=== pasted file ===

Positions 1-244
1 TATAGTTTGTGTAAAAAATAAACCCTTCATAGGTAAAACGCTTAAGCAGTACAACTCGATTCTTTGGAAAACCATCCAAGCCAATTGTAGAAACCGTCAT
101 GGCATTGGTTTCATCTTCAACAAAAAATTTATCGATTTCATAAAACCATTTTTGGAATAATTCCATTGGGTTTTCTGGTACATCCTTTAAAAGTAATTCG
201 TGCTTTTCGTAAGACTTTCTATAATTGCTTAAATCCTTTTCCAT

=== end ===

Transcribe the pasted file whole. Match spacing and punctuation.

Positions 1-244
1 TATAGTTTGTGTAAAAAATAAACCCTTCATAGGTAAAACGCTTAAGCAGTACAACTCGATTCTTTGGAAAACCATCCAAGCCAATTGTAGAAACCGTCAT
101 GGCATTGGTTTCATCTTCAACAAAAAATTTATCGATTTCATAAAACCATTTTTGGAATAATTCCATTGGGTTTTCTGGTACATCCTTTAAAAGTAATTCG
201 TGCTTTTCGTAAGACTTTCTATAATTGCTTAAATCCTTTTCCAT